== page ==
AboutâTen years on, I am all the more convinced that painting, since the late 1970's version of its âend', has not only survived but also thrived because of its embrace of the coalitional. What sometimes works for governments frequently works for painting, as nearly thirty years of recent activity that is considered to be painting has demonstrated by its ability to work with rather than against other media, even if the partnership is self-consciously temporary and provisional.'
Leech, Penlington, Taylor and Wilson occupy a territory within an âexpanded field of painting', a term borrowed from Rosalind Krauss' seminal essay âSculpture in the Expanded Field' (1979). This field of practice claims a heritage to painting, yet departs from certain constraints of medium specificity.
The works by these artists exemplify painting's embrace of other media. They borrow, absorb and in turn claim for painting: languages, materials and philosophical underpinnings that might be thought intrinsic to other mediums.
Sean Penlington's paintings explicitly acknowledge the medium's history; its baggage is employed as a type of short hand, helping the viewer leapfrog to particular ideas and narratives within the work. Fabric, faux fur, beads, ropes, plastic balls and fruit are used in conjunction with the more traditional oil paint. Library loan slips for books such as David Ryan's Talking Painting: Dialogues Between 12 Contemporary Abstract Painters are incorporated and operate as touchstones to debates within the medium.
Dealing with notions of temporality and surface value, Rob Leech celebrates bling and quick fixes. His choice and application of materials and methods of display pots of vibrating gloss paint on plinths and crisp vinyl applied to gallery walls are used to seduce. Leech's recent body of work, titled Instant Tan, is described as âA happy meeting between Post-painterly Abstraction and The Only Way Is Essex.' . The site-specific works in this exhibition are created using instant tan applied straight from the bottle onto the gallery walls. This process emulates marks that the sun may make as it shines through the windows at Fort.
Many of Mia Taylor's works are site-responsive and activate or call attention to the environmental conditions and architecture they are placed within. Exploring the âunfixed' nature of contemporary painting, these works exist in a constant state of change due to variable conditions and the employment of everyday materials. Recently Taylor has utilised mass-produced architectural, electronic and design-based drawing templates, which provide a systematic two-dimensional visual language to describe actions, objects or space. Taylor re-purposes these templates, using their motifs to develop a hybridised language that talks of three-dimensional space and systems yet is also situated within a formal language of modernism and geometric abstraction.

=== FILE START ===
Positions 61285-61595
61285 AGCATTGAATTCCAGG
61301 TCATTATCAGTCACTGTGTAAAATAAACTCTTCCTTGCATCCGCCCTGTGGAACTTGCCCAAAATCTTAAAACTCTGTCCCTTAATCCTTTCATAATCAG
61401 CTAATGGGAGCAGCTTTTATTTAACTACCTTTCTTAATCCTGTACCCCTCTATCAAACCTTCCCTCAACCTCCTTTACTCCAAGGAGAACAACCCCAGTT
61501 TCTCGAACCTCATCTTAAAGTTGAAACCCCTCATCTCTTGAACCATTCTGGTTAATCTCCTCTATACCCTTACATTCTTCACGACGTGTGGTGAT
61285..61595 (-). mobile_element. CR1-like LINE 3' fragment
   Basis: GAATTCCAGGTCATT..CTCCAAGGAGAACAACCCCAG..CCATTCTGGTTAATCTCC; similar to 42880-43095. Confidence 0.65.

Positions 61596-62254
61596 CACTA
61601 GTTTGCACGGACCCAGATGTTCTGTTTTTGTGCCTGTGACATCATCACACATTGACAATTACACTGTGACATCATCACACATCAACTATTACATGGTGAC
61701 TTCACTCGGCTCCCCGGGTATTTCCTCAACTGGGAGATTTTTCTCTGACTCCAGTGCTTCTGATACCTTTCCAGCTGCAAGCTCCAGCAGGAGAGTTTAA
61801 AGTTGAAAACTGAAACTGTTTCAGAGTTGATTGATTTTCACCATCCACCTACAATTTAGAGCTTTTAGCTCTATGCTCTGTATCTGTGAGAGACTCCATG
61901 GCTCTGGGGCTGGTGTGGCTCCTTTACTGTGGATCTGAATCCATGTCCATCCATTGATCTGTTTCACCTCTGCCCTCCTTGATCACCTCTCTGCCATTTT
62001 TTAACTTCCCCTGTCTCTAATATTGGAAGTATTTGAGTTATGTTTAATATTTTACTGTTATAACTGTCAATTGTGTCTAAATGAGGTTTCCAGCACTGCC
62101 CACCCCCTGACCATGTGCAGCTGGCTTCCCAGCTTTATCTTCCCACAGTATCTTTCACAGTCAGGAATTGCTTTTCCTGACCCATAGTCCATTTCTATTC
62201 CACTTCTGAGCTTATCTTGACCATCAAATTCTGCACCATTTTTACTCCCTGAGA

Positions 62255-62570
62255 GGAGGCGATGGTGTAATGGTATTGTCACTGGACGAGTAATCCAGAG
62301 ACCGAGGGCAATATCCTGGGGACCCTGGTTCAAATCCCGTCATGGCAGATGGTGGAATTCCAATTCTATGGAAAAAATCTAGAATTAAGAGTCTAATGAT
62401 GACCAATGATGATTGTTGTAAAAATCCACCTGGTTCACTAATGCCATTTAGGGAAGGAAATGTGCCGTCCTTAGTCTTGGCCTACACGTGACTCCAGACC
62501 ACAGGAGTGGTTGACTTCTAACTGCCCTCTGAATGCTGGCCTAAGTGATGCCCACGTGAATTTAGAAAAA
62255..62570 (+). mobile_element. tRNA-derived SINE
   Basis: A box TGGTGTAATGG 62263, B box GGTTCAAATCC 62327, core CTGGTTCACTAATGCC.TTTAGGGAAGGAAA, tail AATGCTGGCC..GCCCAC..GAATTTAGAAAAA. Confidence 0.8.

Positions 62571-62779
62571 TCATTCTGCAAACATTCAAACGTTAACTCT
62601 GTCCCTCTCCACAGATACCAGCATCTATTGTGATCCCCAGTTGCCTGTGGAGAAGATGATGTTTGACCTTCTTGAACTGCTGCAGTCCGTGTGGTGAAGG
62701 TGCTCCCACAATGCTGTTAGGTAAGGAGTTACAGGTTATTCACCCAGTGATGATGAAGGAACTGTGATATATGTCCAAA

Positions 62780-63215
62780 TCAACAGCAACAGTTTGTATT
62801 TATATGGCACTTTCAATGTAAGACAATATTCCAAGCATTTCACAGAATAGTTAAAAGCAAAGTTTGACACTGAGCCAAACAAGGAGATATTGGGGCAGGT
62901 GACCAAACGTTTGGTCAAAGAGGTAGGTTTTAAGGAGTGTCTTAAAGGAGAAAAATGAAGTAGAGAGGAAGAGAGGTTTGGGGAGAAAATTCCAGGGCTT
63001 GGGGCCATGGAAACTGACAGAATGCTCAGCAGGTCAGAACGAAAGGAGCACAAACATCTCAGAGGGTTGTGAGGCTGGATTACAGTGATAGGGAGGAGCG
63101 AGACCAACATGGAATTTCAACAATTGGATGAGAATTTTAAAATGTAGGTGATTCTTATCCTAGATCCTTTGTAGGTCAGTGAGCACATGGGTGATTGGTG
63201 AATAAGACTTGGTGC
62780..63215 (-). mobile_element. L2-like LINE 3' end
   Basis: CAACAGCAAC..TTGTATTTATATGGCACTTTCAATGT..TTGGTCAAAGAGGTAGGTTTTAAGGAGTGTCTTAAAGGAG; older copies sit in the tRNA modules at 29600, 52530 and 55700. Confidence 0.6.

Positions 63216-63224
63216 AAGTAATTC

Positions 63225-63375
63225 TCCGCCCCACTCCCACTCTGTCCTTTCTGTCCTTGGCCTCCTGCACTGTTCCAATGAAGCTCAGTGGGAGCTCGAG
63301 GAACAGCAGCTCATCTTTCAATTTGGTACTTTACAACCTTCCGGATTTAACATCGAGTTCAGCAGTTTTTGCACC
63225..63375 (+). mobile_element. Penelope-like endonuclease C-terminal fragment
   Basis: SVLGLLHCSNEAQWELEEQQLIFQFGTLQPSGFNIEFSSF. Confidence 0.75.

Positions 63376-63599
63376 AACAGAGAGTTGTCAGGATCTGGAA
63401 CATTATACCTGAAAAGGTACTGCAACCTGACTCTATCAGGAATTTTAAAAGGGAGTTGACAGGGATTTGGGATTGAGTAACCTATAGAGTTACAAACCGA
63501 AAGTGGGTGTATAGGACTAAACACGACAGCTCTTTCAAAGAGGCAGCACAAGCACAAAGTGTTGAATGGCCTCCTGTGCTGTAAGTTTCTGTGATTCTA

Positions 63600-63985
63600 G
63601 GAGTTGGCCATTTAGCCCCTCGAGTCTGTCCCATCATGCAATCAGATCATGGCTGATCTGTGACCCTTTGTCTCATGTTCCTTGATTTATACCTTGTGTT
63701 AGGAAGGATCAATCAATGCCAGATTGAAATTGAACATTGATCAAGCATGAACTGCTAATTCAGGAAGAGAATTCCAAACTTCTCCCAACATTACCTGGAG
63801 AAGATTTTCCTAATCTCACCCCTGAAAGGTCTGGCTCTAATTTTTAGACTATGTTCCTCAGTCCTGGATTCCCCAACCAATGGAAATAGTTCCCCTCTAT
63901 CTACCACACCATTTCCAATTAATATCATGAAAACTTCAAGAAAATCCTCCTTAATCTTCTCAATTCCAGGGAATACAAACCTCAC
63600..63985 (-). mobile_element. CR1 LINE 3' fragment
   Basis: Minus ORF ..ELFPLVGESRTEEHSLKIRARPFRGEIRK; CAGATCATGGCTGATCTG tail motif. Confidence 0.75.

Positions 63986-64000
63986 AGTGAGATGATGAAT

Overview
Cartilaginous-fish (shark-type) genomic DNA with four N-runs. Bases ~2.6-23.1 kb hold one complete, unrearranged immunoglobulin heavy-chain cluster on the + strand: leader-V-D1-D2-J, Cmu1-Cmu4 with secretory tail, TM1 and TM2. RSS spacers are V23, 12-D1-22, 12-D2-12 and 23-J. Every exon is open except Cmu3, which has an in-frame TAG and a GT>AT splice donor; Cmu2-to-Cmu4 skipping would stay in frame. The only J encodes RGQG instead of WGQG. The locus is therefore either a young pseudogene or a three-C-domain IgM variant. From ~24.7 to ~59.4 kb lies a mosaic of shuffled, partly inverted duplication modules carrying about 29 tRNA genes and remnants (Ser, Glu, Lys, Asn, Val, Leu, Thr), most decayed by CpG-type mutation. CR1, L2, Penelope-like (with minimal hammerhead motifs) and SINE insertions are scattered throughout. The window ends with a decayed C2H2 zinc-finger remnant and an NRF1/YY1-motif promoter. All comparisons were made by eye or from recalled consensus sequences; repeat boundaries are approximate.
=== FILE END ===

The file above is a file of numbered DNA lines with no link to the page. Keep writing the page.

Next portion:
Sarah Kate Wilson's âdurational paintings', involve curators, audiences and collectors in their âlives'. Her abandonment of paint allows the works to continually metamorphose once they leave the studio. Similarly to Taylor's, Wilson's paintings remain in a state of flux. Her paintings are not post-performance relics or pre-performance objects, but instead, exist and are activated in âreal time'.
Rob Leech (b. 1983 Derby, UK). Lives and works in London. Studied Fine Art MA, Royal Academy Schools, London (2006 2009). Selected exhibitions include: Sluice Art Fair, 2013, London, UK; The Area of Misinformation, Hack The Barbican, 2013, The Barbican Centre, London, UK; Instant Tan (Solo, as part of the event A Continuous Project Altered in a Day), 2013, Corfu, London, UK; Rock - Paper - Scissors, 2012, UNO+UNO, Milan, Italy; Riff Raff, 2010, Q, 5-8 Lower John Street, London, UK.
Sean Penlington (b. 1987 Liverpool, UK). Lives and works in London. Studied Fine Art MA, Chelsea College of Art & Design, UAL, London (2012 2013); BA (Hons) Fine Art, Manchester Metropolitan University (2007 2010). Selected exhibitions include: FACK!, 2013, West London Art Prize, The Griffin Gallery, London, UK; The Manchester Contemporary, 2013, The International 3, Manchester, UK; NADA Cologne, 2012, The International 3, Cologne, Germany; Creative Cities Collection: London in 2012, The Olympic Gallery, Beijing, China; The Saatchi Gallery & Channel 4's New Sensations, 2010, London, UK. He curated and participated in Honeymoon, 2013, Triangle Space, Chelsea College of Art, London, UK and is represented by The International 3, Manchester.
Mia Taylor (b. 1977 Bristol, UK) Lives and works in London. Studied Fine Art MA, Chelsea College of Art & Design, London (2004 2005); BA (Hons) Fine Art, Nottingham Trent University (1996 1999). Selected exhibitions include: Major Flow Chartlate, 2013, toomer labzda, New York (solo); Untitled: Glitch, 2013, Peacock Projects, London, UK; PART TWO: Obscured Exchange, 2013, APT Gallery, London, UK; Painting-Versus-Object, 2012, Standpoint Gallery, London, UK; C.H.E.E.R. Miami, (Solo), NADA Miami, 2011, toomer labzda; Jerwood Contemporary Painters, 2008, London, UK.
Sarah Kate Wilson (b. 1982 Grand Cayman, Cayman Islands). Lives and works in London. Studied MFA Painting at The Slade School of Fine Art, London (2008 2010). Selected exhibitions include: PART THREE: Oblique Exchange, 2013, APT Gallery, London, UK, Uncle Vern's Dog, Gallery North, Newcastle, 2013; Jerwood Drawing Prize 2012, shortlisted (UK touring show). She co-curated and participated in the UK touring exhibition Malerei; Painting as Object, 2012. She is currently a practice based PhD. candidate at Leeds University (AHRC).